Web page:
Blocked sewer leads to finding whole Jerusalem Pool of Siloam
If the central sewage line for Jerusalem's Old City, which runs down the slope of the village of Silwan, had not gotten blocked a year ago, it would probably have been many years before we would have discovered the real dimensions of the historic Pool of Siloam in the second Temple Period.
The pool, whose present small dimensions date from Byzantine times, is the outlet for the spring water coursing through the ancient Hezekiah's tunnel. It was once huge - three to four dunams.
And if the huge dimensions of the pool had not been discovered, it is doubtful that the Israel Antiquities Authority and the Elad association, which is working for the development of the area also known as the City of David, would not have come across the dramatic discovery now underway: the far end of a street dating from the Herodian period, which begins at the outer southwestern corner of the Temple Mount and is familiar to visitors to the Western Wall.
When the sewage main first backed up during the winter of 2004, the Israel Nature and Parks Protection Authority, responsible for the archaeological sites around the Old City's walls, called for a halt to the repair work and took advantage of the opportunity to dig a heretofore unexcavated part of the City of David.
Archaeologists Ronny Reich and Eli Shukron, who are directing the dig for the IAA and Elad, say that for the first time they are now able to trace the street that connected the Temple Mount in Second Temple times with the Pool of Siloam. Other portions of the road were revealed by the 19th-century Jerusalem explorers Bliss and Dickey and in 1963 by archaeologist Kathleen Kenyon. Now, the last piece of the puzzle has come to light near the pool.
Among the finds near the street are coins from the Great Revolt of the Jews against the Romans, from the years 67,68 and 69 C.E.
Dozens of workers are involved in the project - all are residents of Silwan who have been working on it for years.
The finds near the Pool of Siloam, which is mentioned in both ancient Jewish sources and the New Testament, have meant a major development push for the City of David neighborhood: the city is building and repairing sewage lines, water lines and streets, garbage is being collected on a regular basis and souvenir stores and snack bars are enjoying new business.
The Herodian street is not the only piece of ancient history in the area. In the excavations near Warren's Shaft, long believed to be part of Jerusalem's ancient water system and named after its 19th-century discoverer, Charles Warren, the first archaeological evidence of Jerusalem as an administrative center during the period of the Kingdom of Judah (the ninth century BCE) is now coming to light. A group of over 40 clay cylinder seals and stamps were recently unearthed by the IAA. Some of them bear human, animal and bird images, and one even shows the fingerprint of the person who used it in signing a letter written at the time. A number of ivory plaques also found are believed to have been used as calendars.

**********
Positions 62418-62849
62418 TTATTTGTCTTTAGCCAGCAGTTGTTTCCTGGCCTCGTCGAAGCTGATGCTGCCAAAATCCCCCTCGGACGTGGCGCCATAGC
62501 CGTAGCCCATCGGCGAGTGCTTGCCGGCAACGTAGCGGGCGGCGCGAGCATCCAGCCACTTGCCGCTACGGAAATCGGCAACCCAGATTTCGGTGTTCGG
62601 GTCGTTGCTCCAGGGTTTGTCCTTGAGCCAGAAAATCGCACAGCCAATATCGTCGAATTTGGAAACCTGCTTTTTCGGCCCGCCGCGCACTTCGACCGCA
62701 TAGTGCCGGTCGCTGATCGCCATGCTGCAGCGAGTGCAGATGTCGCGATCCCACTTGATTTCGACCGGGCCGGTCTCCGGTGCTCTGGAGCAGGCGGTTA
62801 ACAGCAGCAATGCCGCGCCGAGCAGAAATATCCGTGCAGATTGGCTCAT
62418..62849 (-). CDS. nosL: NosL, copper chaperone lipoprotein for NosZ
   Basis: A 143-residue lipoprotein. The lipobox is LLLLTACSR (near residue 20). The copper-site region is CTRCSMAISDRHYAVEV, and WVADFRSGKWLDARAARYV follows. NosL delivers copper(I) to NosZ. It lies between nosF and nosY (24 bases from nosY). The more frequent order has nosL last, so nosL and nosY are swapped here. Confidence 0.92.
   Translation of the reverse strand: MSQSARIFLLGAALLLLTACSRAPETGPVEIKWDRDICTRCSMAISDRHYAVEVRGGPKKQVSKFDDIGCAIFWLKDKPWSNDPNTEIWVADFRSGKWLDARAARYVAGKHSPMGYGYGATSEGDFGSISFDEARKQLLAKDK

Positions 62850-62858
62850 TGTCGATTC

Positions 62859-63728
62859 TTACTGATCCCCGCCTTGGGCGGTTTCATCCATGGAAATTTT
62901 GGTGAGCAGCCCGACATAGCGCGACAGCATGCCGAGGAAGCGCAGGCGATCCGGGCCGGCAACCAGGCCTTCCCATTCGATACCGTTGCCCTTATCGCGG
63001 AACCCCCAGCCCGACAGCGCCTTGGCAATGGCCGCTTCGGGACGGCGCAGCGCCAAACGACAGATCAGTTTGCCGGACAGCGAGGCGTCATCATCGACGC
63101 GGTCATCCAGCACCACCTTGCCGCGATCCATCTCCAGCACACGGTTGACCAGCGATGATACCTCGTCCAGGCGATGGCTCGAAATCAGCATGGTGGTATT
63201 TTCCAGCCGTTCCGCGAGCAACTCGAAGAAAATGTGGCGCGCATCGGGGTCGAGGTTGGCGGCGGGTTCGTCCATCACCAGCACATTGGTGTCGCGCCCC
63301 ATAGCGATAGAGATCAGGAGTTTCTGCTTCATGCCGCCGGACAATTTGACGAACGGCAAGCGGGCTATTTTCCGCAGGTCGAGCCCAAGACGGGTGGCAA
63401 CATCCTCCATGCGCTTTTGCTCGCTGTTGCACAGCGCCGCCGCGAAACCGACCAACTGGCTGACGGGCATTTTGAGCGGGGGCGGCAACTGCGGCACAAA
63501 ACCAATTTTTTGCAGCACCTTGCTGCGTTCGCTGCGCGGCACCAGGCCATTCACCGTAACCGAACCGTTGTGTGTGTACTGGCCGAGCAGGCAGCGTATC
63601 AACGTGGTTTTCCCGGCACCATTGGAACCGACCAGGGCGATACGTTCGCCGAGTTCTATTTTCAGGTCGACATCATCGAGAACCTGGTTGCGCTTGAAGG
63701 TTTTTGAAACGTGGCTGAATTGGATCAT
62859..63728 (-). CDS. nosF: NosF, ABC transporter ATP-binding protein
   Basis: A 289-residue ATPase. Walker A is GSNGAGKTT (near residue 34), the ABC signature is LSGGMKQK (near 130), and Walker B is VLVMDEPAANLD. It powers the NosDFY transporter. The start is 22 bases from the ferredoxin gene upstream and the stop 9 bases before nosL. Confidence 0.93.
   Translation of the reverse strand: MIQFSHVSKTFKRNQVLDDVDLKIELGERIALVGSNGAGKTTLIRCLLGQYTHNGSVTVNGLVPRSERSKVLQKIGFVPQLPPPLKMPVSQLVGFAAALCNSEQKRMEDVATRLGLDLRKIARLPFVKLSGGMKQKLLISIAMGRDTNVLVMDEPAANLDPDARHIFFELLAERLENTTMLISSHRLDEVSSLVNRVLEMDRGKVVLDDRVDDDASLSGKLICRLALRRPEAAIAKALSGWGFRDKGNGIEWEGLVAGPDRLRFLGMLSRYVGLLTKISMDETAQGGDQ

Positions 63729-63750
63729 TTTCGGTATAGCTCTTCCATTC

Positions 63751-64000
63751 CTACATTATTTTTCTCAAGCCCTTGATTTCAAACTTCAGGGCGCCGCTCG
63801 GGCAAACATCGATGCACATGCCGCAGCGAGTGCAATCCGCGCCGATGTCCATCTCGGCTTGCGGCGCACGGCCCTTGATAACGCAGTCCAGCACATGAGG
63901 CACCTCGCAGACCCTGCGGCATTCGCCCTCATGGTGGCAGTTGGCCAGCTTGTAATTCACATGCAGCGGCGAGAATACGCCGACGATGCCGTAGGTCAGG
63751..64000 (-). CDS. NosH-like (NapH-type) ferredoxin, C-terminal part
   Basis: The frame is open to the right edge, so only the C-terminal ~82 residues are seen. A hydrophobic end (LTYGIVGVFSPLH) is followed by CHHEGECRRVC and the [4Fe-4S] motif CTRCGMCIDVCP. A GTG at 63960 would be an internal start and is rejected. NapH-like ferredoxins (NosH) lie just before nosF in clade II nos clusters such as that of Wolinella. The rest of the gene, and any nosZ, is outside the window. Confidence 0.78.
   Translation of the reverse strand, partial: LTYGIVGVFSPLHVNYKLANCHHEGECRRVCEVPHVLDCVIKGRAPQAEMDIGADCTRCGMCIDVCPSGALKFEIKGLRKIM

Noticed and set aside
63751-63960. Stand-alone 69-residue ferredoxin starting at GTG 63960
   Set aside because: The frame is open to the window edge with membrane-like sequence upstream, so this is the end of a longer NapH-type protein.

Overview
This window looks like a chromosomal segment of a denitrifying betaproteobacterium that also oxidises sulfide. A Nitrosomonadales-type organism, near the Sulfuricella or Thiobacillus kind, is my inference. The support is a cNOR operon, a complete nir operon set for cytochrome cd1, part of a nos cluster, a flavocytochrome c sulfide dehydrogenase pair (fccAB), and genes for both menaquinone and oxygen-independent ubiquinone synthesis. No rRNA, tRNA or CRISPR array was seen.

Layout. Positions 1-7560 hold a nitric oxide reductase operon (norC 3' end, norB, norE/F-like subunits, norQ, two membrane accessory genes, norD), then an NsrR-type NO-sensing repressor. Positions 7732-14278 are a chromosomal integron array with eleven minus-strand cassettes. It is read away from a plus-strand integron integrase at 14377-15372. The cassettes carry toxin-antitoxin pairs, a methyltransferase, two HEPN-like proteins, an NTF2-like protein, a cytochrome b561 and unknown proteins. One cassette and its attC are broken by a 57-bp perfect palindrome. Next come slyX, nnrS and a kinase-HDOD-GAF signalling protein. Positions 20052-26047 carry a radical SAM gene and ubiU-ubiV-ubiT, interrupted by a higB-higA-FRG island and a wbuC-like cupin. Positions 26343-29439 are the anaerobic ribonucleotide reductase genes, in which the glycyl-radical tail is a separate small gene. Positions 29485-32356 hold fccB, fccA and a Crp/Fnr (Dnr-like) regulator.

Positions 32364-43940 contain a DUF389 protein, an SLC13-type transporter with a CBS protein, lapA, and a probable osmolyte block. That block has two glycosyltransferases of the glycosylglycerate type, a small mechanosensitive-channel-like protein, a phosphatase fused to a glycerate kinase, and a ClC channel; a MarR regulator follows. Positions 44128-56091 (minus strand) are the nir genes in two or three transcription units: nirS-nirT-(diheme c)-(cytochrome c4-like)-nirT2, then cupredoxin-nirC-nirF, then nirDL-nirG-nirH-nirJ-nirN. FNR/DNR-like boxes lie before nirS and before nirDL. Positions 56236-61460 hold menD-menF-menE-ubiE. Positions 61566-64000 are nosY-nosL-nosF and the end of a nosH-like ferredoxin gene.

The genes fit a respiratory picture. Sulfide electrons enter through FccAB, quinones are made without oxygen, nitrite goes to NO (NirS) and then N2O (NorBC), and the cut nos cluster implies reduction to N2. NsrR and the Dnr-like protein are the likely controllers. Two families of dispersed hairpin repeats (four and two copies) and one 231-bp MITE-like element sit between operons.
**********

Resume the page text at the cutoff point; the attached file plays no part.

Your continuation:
Reich and Shukron say this is the first time such a large assemblage of cylinder seals from the early period of the kings of Judah have been unearthed in one place in the city of David, attesting to its importance during the reigns of kings Jehoshaphat and Yehoram. According to Shukron, it shows the city was "an administrative center that conducted correspondence during the period between David and Solomon and the period of Hezekiah" and those who reigned around his time. "Until now, Shukron says, "all the cylinder seals found in Jerusalem are from the end of the First Temple period. This is the first time we find seals that can be dated earlier, to the beginning of the Kingdom of Judah."
Another interesting find is 1,700 bones of Mediterranean fish (so far), attesting to trade with the coastal area; the bones are being studied by Prof. Omri Lernau.
A number of finds in the IAA-Elad excavation have shed light on the study of Jerusalem over the past 140 years. For example, Charles Warren believed the shaft he discovered had been used by ancient Jerusalemites to draw water, an opinion that was widespread until recently. However the discovery of a pool and surrounding fortifications, now in the Elad's Spring House visitor center, have changed this idea. A ritual bath and water cistern from the Second Temple period were discovered in the excavation in the Givati parking lot across from the entrance to the City of David below the Dung Gate. Dr. Eilat Mazar of the Shalem Center has uncovered a palace or fortress covering an area of 300 meters and dated to the 10th century BCE. Next to this structure, the regal capital of a pillar was discovered, dating from the ninth century BCE (the period of David and Solomon).
Reich says the area of the City of David has become the most excavated area in the country. "We are the 12th expedition to work here, and in no small way it is thanks to the contributions that flow in to the project from the Elad association. They may be disagreed with politically, but without them we would not have been able to make the dramatic discoveries of recent years here, in the place where Jerusalem began, where the story began of the Jewish people in this land."
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